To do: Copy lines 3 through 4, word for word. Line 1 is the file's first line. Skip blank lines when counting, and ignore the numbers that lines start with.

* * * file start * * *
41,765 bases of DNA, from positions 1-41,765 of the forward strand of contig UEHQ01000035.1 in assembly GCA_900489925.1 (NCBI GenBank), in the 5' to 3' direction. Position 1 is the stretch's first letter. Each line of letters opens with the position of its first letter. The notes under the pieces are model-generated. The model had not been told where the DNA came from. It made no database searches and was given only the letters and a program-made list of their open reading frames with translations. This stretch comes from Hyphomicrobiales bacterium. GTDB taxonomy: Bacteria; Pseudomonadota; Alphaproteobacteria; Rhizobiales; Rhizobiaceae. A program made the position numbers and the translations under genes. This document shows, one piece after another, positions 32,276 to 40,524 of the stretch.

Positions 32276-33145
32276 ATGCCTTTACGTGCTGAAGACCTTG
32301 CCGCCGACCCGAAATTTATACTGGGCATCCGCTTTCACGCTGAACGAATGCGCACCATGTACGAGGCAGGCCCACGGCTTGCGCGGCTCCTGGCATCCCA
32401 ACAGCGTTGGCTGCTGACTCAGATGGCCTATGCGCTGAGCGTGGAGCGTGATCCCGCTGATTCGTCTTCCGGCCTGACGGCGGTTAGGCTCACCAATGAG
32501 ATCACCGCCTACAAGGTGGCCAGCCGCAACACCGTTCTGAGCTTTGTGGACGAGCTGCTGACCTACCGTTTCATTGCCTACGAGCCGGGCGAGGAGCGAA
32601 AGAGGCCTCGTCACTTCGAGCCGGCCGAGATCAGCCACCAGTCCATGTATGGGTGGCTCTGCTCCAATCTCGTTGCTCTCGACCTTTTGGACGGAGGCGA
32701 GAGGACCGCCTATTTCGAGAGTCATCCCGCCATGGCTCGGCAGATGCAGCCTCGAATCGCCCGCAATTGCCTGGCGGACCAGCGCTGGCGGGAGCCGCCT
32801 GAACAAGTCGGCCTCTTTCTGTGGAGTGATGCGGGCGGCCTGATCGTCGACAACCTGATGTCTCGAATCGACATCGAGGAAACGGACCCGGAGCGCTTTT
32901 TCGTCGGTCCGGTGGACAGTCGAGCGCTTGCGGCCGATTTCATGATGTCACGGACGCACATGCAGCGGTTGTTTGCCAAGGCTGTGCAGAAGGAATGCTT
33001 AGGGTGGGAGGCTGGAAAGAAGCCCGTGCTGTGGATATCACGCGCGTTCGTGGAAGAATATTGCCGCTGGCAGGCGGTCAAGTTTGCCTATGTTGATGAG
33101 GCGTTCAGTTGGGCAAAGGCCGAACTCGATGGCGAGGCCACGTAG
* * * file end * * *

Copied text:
32276 ATGCCTTTACGTGCTGAAGACCTTG
32301 CCGCCGACCCGAAATTTATACTGGGCATCCGCTTTCACGCTGAACGAATGCGCACCATGTACGAGGCAGGCCCACGGCTTGCGCGGCTCCTGGCATCCCA